|Institution:||Bowling Green State University|
|Keywords:||Biology; Ecology; Entomology; Evolution and Development; Plant Sciences; Karner; Blue; Butterfly; Local; Adaptation; Lupine; Ecology; Evolution|
|Full text PDF:||http://rave.ohiolink.edu/etdc/view?acc_num=bgsu1429214530|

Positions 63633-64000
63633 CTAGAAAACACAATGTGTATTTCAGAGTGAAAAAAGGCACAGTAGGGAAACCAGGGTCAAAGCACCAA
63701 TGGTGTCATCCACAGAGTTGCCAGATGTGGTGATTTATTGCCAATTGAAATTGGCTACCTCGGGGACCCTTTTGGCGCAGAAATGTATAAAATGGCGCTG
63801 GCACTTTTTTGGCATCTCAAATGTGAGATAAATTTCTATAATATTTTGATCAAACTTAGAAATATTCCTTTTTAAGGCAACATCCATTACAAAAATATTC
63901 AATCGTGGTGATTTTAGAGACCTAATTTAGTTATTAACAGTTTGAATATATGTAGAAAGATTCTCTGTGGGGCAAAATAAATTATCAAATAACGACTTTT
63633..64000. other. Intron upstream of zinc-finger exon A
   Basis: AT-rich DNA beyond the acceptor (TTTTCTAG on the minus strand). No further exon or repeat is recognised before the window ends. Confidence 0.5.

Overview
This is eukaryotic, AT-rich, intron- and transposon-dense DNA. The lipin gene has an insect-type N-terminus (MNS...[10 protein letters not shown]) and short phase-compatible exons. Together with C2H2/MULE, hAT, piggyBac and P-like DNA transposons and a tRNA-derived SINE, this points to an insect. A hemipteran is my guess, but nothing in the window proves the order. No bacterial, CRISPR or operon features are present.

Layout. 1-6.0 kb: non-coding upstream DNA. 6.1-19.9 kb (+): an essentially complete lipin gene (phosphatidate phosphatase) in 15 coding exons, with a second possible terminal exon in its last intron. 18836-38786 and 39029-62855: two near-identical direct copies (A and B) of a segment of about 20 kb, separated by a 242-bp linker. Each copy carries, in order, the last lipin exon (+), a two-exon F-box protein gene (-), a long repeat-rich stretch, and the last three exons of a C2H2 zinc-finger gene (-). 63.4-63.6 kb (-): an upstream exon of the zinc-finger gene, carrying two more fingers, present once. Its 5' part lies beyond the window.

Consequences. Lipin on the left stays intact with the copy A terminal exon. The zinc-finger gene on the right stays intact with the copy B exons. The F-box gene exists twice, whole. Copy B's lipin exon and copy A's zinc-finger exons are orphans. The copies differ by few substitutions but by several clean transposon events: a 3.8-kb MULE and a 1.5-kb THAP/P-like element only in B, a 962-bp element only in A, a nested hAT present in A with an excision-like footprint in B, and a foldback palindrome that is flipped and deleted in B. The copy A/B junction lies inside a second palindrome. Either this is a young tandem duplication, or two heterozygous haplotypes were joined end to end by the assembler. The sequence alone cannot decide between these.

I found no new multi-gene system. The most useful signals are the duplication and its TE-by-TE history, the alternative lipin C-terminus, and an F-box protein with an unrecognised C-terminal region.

Local adaptation has been shown to be a key process that drives the evolution of species, influencing both their physical characteristics and ecological interactions. Local adaptation is generally expressed by higher fitness of individuals raised in their native habitats versus in a foreign location. The influence of local adaptation is especially prominent in species that subsist in small and/or highly isolated populations. This study evaluates the degree to which the federally endangered Karner blue butterfly (Lycaeides melissa samuelis) is locally adapted to its exclusive larval host plant, wild lupine (Lupinus perennis). To test for local adaptation of the Karner blue butterfly, individuals from a laboratory-raised colony were reared on wild lupine plants from populations belonging to either their native or foreign region. Specifically, nine wild lupine populations from three different regions: Indiana (native), Michigan (foreign) and Wisconsin (foreign) were grown in a common garden using growth chambers and one Karner blue larva was placed on each plant. Fitness traits related to growth and development of this butterfly on the different populations were recorded. Survival and days from pupation to eclosion both showed significant differences across wild lupine populations, indicating that wild lupine source can affect some fitness-related traits of Karner blue butterflies. However, this influence was not manifested as higher fitness on native plant populations. Results from this study have implications for programs attempting to reintroduce Karner blue butterfly populations across their historical range. The apparent absence of local adaptation to wild lupine suggests that at least some individuals of this species could be translocated from native populations to foreign reintroduction sites without experiencing decreased fitness levels. However, because variation was observed for some fitness related traits and our experimental design did not encompass all spatial, temporal, and environmental factors that could influence adaptation, future studies are recommended. Future research should evaluate butterflies from different sources and test plants on a wider spatial scale and between diverse microclimates.